Blue chips looking up but not the pennies
DESPITE the lacklustre market conditions, blue chips appear to be holding up well, with the benchmark Straits Times Index gaining about 3.5 per cent so far this year.
While investors can sniff the on-coming spring for blue chips - as foreign funds are wooed into loading up regional equities once more - the same cannot be said of penny stocks, which remain in the grip of a harsh Siberian winter.
Going by the gyrations of the FTSE ST Catalist Index, which tracks the performance of 115 small-capitalised stocks listed on the Singapore Exchange's junior Catalist board, investors had ended up getting caught in a bear trap each time penny counters made a futile attempt to rally.
In fact, since hitting a two-year high of 1,200.08 in September, the FTSE ST Catalist Index has fallen about 22 per cent. This puts penny stocks technically in bear territory - defined by stock chartists as share prices falling more by 20 per cent from their previous peak.
Some dealers have suggested that the penny stock market has yet to recover from the calamitous sell-off in the three stocks - Blumont Group, Asiason Capital and LionGold Corp - which wiped billions of dollars off the market in October.
What has also spooked sentiment was the wide-ranging probe launched by the authorities since last month, as they tried to unravel the trading irregularities around the stock trio. The investigation had apparently ensnared the bosses of a few other penny-stock companies and led to some dealers getting questioned as well.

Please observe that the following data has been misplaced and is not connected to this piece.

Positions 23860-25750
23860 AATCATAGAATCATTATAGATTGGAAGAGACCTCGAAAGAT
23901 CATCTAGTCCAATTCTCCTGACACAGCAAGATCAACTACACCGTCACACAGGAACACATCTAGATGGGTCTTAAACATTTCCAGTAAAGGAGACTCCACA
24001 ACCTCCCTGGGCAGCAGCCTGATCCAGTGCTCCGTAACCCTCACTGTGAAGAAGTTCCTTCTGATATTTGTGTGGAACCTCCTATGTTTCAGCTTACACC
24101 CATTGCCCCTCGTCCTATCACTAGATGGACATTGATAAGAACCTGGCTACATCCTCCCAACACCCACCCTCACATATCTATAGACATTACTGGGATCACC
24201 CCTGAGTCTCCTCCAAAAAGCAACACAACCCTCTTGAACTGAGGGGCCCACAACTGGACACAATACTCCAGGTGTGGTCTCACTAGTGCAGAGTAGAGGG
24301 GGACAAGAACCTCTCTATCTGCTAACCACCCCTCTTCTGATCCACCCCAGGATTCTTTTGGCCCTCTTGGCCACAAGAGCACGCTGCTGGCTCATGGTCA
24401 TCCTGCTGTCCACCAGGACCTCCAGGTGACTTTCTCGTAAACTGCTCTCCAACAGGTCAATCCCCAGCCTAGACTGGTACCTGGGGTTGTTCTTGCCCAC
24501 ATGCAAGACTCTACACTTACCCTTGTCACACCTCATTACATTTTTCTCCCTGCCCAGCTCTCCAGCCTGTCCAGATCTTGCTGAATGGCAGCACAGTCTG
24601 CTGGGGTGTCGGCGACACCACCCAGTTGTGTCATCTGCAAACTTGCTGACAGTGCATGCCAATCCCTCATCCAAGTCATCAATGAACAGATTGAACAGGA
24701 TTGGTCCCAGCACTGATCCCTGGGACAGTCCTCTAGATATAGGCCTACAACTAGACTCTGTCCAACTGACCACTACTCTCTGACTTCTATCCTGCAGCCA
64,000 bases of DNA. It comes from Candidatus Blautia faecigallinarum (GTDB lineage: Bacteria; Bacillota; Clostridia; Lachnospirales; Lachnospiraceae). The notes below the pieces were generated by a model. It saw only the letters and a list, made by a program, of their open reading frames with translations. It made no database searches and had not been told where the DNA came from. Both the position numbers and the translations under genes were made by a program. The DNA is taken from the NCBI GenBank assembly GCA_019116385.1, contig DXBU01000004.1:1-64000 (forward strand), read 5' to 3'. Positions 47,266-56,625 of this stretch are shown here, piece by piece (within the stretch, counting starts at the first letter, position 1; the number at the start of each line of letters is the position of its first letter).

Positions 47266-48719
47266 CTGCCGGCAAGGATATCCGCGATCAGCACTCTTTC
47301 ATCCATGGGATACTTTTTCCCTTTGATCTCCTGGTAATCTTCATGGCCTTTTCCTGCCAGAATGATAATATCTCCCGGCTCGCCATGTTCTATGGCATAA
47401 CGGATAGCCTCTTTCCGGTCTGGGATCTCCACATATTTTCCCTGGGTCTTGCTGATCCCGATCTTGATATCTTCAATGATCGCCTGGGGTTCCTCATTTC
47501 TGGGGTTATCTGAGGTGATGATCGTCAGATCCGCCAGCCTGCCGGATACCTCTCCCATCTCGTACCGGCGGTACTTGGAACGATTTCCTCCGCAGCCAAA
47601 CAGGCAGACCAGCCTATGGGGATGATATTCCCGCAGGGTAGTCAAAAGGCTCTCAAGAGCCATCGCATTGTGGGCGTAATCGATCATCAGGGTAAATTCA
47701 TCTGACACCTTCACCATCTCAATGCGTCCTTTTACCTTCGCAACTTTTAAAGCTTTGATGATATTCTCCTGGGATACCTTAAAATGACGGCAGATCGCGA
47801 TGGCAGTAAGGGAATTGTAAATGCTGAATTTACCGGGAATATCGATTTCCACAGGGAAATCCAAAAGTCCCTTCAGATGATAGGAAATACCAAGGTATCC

But aversion towards penny stocks does not appear to be confined to the local bourse.
Even as the S&P 500 on Wall Street flirts with record-high levels, the Russell 2000 Index, which tracks 2,000 United States small-capitalised stocks, has fallen almost 10 per cent below its March peak - hitting levels which chartists describe as market-correction territory.
What is also interesting is the flight to the safety of bonds by investors. Their growing appetite for bonds has replaced the US central bank's own slackening demand for bonds as it scales back its vast asset purchases.
Citi Investment Research noted in its latest fund flow report that, last week, there was an inflow of US$5.9 billion (S$7.4 billion) into bond funds and a net outflow of US$7 billion out of equity funds, mainly from those who invested in the US stock market.
This raises the question: Is the sell-off of smaller companies telling us something significant about the global bull run, which is now over five years old?
At least for the 45 small and mid-cap companies which it covered, CIMB Research has an explanation for their lacklustre performance - their results are simply not up to par.
It noted in a recent report that only 16 per cent of them had reported quarterly results which were above market expectations, another 49 per cent had reported in-line results, while the remaining 36 per cent had fallen short.
As for what investors should do, it sounded a cautious note in another report, suggesting that they should switch back to stocks with earnings certainty, or those trading at deep discounts to net asset value.
"In the US, tapering is a sure thing, but there is a growing view that rates might not rise even after the end of tapering. We add more dividend stocks, Reits and stocks with asset backing to our top picks," it said.
At least, so far, nobody is suggesting that the market is headed for a serious correction.
For sure, the bear brigade is growing, but investors have put their faith in central bankers, such as the US Fed's Janet Yellen, to keep the market ship stable amid a sea of uncertainties.